# An Interesting Number

Nineteen is definitely an interesting number. Many people, religious as well as scientists, have been intrigued by this number. In science, it has some queer qualities. In the Islamic world, Dr. Rashad Khalifah was the first to show a few astonishing aspects. He studied the relationship of the number with Qur’anic letters, words and sentences and it revealed to him some extraordinary results. E.g., there are 114 chapters of the Qur’an, which is a multiple of 19 [i.e., divisible by 19], yielding 6, although numbers that can be divided by 19 are not easy to find. Nevertheless, some of the computations and their results as produced by Rashad’s study were questionable. In fact, a few suspected manipulations. Others have said that the selection of data was deliberate and result oriented. However, the study did reveal some strange phenomenon. If one pays due respect to mathematical studies conducted from other angles, by several other scholars, then, the Qur’an comes very near to being declared a mathematical wonder. E.g., men and women have been mentioned 24 times each in the Qur’an; Dunya (this world) 115 times, and Akhirah (the next world) 115 times; angels and Shayatin both 88 times each; life 145 times and death 145 times; and, amazingly, the words salah, months and days have been mentioned 5 times, 12 times and 365 times. (Source: Tariq al-Swaidan-Kuwait).

Some Muslims have felt compelled to look for mysteries involved in the number; not only because the Qur’an mentioned the number 19, but because the verse that mentions it is itself intriguing. The Qur’an said (74: 2830), “And what will make you realize what Hell is? It leaves (nothing), spares (none). It burns the skin of men. Over it are nineteen.

That is, over the Hell there are nineteen (guardian-angels). This is the only usage in the Qur’an.

Some of the Muslim studies have involved usage of what are known as Gematrical values of the Arabic letters. (We do not believe the term gematria fits the Islamic context, but until another word is coined, we might have to use it). In this system, the pre-Islamic Arabs gave a numerical value to each alphabet of the Arabic language. (Hebrews and Aramaics also employed this system to their languages). In Arabic, “Alif” had a numerical value (1), “baa” had another (2), “taa” had another (400), and so on. When the ancients allotted numerical values to alphabets, they did not place them in their regular order, but in another, special order. The order was expressed in the following words:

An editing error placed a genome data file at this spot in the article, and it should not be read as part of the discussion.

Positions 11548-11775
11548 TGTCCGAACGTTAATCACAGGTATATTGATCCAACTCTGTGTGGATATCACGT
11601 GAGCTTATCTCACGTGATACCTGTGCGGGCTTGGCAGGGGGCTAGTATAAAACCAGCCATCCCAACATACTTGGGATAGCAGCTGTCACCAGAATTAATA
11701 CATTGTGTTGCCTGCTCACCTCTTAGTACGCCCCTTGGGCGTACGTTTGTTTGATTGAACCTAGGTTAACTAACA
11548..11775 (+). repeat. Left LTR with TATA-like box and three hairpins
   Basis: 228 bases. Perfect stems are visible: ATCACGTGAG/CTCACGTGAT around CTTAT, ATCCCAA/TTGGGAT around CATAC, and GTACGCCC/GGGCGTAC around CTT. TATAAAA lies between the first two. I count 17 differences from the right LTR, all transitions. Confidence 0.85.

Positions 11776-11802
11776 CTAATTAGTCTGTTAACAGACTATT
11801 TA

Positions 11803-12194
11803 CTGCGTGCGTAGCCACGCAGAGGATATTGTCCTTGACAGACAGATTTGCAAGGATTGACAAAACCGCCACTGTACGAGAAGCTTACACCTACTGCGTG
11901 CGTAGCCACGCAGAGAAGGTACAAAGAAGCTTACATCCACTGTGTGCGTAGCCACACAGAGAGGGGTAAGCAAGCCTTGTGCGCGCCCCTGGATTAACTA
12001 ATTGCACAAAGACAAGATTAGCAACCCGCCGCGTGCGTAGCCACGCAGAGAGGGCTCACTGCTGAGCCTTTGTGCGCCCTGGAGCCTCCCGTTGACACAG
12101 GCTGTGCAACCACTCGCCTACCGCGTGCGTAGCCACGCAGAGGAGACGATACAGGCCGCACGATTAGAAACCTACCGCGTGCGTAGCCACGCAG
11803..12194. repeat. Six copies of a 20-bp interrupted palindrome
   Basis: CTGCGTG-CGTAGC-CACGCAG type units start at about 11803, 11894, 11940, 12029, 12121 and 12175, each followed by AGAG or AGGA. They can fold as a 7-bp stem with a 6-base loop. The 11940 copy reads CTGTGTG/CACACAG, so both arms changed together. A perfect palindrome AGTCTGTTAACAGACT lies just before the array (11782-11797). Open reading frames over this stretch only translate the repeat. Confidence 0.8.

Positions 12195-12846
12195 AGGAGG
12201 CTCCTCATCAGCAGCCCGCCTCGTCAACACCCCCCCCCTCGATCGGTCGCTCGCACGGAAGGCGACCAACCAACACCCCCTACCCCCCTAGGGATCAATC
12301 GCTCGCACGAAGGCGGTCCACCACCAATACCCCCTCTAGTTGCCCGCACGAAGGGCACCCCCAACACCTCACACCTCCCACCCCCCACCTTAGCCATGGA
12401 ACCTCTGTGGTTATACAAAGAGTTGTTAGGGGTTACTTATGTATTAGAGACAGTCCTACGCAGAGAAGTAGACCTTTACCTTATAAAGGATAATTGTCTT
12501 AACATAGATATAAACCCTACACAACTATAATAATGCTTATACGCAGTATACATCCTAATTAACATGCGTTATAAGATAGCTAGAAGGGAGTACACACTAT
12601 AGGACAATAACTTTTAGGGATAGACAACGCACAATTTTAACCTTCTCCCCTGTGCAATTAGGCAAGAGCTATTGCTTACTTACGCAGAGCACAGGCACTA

To expand the above:

These words carry no meaning. However, their numerical values are as follows (read from right to left):

One might notice in the above, the cleverness in alloting  the numerical values. The values start with 1 and end with 1000. They are single, double, triple or quadruple and whole digits. No middle or odd numbers were used. Following the above values, the invocatory prayer – the basmalah, adds up to 786. (baa=2; seen=60; meem=40; alif=1; laam=30; laam=30; haa=5; alif=1; laam=30; raa=200; haa=8; meem=40; noon=50; alif=1; laam=30; raa=200; haa=8;  yaa=10; and, meem=40. These add up to 786). And the coincidence is that the total number of letters in “bismillah al-rahman al-raheem” is 19.

To take another example, the above numerical values when applied to Surah al-Fatihah yield the following results. In this the Bismillah at the beginning is treated as the first verse. The results are as follows:

To take another example, the above numerical values when applied to Surah al-Fatihah yield the following results. In this the Bismillah at the beginning is treated as the first verse. The results are as follows: